Given the architecture of Windows the rationale seems clear. Software that imports data in any format must remain in control even when encountering data that does not conform to expectations. This specifically means that at least buffer overruns must be guarded against. That legitimate documents were mostly built before the art of malicious documents was so highly developed is little reason for complacence; the perpetrator can easily build new bogus documents in an old format if the code for reading new formats finally becomes difficult to subvert. I suppose that Microsoft wants to avoid the cost of fixing that increasingly unused code and perhaps also to spare customers the pain of exploits that happen before the security holes for the old formats are fixed.
In a capability system a version of Word with the old code to read the old formats intact, can be run in a limited environment such that only possible side effect is to create a document in the modern Word format. If a bogus document subverts this code there is no harm. The output may be bogus but the box is configured so that its output is accessible only to a modern program that is not gullible and requires the new format. This is easy on a capability based platform.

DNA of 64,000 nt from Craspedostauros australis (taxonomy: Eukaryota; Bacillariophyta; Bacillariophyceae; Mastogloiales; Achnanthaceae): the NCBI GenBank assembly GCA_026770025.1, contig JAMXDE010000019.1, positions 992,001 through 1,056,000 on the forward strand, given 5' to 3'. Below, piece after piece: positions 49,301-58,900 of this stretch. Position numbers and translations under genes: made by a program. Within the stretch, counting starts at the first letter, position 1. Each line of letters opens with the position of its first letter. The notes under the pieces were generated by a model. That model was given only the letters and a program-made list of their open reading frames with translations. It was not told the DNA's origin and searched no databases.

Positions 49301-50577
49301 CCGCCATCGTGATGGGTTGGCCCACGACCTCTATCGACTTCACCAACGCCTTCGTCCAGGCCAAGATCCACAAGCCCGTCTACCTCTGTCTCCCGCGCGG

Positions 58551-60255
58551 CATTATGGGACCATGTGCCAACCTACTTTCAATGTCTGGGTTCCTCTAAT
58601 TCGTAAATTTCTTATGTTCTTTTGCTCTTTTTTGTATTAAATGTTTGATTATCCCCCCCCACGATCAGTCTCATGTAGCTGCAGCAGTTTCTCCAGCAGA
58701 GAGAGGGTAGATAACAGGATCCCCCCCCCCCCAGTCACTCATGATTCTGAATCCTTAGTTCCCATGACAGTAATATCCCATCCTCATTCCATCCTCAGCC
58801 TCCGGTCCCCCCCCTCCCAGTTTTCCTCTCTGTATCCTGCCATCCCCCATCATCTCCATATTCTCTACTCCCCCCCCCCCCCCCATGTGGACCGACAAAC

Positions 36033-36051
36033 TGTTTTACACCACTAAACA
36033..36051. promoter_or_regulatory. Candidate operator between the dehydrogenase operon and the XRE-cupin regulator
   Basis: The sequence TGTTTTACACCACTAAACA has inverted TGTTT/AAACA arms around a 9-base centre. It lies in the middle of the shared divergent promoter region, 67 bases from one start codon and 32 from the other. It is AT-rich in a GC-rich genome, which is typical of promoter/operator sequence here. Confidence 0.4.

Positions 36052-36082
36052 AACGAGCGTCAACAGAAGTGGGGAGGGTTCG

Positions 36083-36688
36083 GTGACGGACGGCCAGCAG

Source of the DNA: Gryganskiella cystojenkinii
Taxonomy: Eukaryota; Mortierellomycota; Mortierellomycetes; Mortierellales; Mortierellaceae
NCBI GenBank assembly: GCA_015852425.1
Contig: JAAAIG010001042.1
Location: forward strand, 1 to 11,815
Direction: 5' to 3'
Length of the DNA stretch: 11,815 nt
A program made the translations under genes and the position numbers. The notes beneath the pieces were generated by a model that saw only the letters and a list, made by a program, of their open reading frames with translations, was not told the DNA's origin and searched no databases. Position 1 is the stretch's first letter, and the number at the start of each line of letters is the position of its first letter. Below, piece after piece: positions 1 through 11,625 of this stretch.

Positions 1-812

It is good to learn that Microsoft is systematically looking for such vulnerabilities. It would be good if they had better tools to solve these problems than deleting useful code.